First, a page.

And don’t let this car go without insurance. It’s probably the only one left in original condition. Get it appraised.

  30. Nofsdad says:

    @humphrmi:
    What part of humprmi’s last post are you people missing? He’s explained his situation twice… even taken the advice many of you OP bashers have offered and gone elsewhere… and you still keep accusing him of trying to scam the damned insurance company. Ah well, dumbwhore said it about as well as it can be said.

  31. Sudonum says:

    If this car IS in an accident of any type how is SF going to match the existing paint finish? They can’t, they’d have to pay for an entire repaint.

    And while whuffo makes a point about “survivor” cars, this car would not qualify as a survivior simply because of the paint condition. From this web site [www.survivorcarshow.com]
    “Over 50% of the original finishes (paint, fabrics, plating) remain good color references for restoration of a car just like it.”

    Go with Hagerty FTW. You’ll be much happier in the end.

  32. SacraBos says:

    My wife and I refer to State Farm as “Snake Farm”. Go with Hagerty’s. since they deal with sort of thing and are offering a good rate. Vote with your dollar. Don’t try to teach SF to sing, you’ll just get dirty, waste time, but at least won’t be annoying a pig.

    Since you’re shopping, you might want to consider looking at insurance for your other cars. You might save even more. Let your SF agent know, too.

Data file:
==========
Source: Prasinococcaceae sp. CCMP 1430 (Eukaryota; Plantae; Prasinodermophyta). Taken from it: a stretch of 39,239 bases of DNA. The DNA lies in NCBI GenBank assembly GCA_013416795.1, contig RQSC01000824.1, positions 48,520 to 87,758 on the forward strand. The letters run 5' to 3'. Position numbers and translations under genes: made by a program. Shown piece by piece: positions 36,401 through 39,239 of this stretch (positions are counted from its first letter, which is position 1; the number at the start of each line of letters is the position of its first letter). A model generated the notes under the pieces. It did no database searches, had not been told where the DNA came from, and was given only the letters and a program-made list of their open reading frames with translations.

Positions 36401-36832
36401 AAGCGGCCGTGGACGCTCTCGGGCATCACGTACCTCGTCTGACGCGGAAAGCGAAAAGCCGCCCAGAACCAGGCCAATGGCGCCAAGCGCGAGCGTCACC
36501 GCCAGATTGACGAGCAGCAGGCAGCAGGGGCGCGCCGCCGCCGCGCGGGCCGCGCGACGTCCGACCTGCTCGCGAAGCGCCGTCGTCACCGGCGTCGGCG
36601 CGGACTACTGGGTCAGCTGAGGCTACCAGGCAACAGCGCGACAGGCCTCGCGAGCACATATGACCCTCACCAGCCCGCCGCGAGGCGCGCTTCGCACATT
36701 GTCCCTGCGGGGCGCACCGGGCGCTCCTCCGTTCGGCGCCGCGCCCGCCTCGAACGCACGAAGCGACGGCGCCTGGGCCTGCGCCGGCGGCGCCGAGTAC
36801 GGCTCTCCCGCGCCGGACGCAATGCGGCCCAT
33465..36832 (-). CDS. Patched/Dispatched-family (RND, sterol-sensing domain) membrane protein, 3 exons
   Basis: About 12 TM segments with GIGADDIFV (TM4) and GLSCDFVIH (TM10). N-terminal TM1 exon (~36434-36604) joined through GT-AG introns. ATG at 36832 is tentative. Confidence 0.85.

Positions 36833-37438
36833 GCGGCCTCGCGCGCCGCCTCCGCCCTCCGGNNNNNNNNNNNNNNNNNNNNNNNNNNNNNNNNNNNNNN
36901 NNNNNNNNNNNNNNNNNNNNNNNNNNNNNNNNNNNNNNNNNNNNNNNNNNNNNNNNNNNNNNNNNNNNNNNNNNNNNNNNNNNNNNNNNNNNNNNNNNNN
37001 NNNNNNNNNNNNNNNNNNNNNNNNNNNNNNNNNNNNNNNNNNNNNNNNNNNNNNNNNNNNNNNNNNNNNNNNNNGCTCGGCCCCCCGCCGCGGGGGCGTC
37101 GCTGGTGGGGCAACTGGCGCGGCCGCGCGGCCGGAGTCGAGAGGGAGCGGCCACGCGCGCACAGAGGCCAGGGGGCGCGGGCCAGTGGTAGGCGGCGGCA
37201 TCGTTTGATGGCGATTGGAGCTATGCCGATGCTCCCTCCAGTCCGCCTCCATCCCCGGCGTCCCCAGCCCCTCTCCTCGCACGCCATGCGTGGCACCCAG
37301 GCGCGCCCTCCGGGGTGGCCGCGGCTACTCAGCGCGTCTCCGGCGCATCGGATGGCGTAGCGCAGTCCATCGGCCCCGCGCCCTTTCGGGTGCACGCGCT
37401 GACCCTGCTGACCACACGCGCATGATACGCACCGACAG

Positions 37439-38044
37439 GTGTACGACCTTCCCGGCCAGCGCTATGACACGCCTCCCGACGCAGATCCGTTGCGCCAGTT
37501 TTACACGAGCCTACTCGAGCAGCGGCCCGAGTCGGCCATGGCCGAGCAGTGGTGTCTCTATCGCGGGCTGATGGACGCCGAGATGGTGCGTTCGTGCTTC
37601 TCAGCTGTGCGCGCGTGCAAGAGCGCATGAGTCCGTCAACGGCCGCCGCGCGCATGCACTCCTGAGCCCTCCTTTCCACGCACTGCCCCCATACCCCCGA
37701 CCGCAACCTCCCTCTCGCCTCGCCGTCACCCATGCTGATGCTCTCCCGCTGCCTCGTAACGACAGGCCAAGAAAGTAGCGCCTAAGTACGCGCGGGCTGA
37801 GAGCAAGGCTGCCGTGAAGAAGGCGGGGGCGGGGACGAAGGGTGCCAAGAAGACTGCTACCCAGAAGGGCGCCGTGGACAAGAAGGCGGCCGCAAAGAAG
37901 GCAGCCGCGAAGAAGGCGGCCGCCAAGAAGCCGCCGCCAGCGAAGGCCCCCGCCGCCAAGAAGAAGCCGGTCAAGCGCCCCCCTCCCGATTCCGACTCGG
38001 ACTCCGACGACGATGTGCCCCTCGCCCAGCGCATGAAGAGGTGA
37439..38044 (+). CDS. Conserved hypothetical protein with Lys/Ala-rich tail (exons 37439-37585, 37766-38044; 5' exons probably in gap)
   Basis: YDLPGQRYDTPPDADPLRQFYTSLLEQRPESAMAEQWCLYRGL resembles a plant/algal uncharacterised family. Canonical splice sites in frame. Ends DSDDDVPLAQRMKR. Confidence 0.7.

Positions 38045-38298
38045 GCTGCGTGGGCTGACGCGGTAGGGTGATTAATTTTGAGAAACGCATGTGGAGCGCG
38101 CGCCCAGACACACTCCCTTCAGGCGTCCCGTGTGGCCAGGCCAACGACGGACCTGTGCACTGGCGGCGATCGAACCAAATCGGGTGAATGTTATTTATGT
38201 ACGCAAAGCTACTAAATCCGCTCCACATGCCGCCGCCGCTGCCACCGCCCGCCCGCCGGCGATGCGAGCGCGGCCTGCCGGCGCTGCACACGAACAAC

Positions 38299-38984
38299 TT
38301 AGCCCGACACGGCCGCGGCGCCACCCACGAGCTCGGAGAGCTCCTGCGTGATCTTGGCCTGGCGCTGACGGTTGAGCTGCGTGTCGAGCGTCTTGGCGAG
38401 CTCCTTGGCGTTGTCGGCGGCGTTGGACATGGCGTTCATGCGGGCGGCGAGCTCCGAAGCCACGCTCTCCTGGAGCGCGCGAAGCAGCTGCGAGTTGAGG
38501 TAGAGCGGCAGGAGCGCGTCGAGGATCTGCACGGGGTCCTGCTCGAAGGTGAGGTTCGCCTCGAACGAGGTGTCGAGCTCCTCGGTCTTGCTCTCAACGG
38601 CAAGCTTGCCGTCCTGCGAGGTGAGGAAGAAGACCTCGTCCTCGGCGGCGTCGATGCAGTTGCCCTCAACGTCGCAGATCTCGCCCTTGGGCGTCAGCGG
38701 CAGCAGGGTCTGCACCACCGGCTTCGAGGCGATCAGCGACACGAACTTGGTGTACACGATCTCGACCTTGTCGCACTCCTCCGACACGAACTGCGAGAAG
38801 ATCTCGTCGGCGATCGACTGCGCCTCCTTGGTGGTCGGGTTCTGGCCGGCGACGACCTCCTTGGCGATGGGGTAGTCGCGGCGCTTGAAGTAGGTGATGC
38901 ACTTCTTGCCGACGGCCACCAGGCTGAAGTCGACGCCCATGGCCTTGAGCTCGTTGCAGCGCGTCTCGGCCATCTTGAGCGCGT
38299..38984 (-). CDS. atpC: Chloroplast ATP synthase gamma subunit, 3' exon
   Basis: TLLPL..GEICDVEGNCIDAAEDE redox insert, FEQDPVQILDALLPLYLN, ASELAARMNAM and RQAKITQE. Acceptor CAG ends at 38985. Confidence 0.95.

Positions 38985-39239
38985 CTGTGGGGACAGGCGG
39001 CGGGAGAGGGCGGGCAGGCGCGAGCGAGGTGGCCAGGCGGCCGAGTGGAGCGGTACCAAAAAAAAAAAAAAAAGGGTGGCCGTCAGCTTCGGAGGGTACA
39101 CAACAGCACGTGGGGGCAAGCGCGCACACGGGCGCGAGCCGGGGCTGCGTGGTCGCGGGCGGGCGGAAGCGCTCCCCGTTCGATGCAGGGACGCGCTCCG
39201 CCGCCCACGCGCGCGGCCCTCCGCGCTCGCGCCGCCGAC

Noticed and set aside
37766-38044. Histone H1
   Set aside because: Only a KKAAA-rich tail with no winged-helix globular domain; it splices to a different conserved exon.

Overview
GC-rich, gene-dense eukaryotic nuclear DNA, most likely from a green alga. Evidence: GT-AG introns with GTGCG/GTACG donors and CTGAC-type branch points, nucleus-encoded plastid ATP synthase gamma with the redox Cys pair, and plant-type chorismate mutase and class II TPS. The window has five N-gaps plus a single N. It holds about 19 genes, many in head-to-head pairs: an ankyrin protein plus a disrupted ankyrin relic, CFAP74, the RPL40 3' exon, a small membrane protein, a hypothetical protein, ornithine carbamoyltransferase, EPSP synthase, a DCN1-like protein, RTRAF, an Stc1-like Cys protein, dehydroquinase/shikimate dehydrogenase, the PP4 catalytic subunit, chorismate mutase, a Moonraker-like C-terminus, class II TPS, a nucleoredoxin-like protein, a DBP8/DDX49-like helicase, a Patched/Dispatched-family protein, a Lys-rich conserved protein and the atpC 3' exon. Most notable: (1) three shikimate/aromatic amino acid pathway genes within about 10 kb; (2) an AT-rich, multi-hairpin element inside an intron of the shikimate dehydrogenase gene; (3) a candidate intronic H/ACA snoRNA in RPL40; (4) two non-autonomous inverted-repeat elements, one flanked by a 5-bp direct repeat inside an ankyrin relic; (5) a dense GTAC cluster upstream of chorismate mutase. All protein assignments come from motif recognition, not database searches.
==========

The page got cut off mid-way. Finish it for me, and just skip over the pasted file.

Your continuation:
33. Cyclokitty says:

    That’s a cool car. Nice find, and nice old lady who only drove it to church on Sunday.

    I’ve never been to an antique cars show. Might be a fun way to spend an afternoon!

    Good luck with the insurance. Especially since many insurance salespersons have part time jobs in snake oil sales.

  34. fhic says:

    State Farm is just clueless. I had a 1971 Dodge Challenger (fully restored and street-legal) on my insurance, fully covered for everything, including high-deductible collision coverage designed specifically for collectibles.

    At least twice I got calls from SF corporate drones suggesting I’d save a whole lot of money if I dropped the collision on a car that old. Yeah, right.

    I finally gave up and went with Foremost. Not only do they have a clue about collectible cars, they sent out an agent/auditor who was almost as gaga about it as I was. When I finally sold it, he was one of the people who bid on it.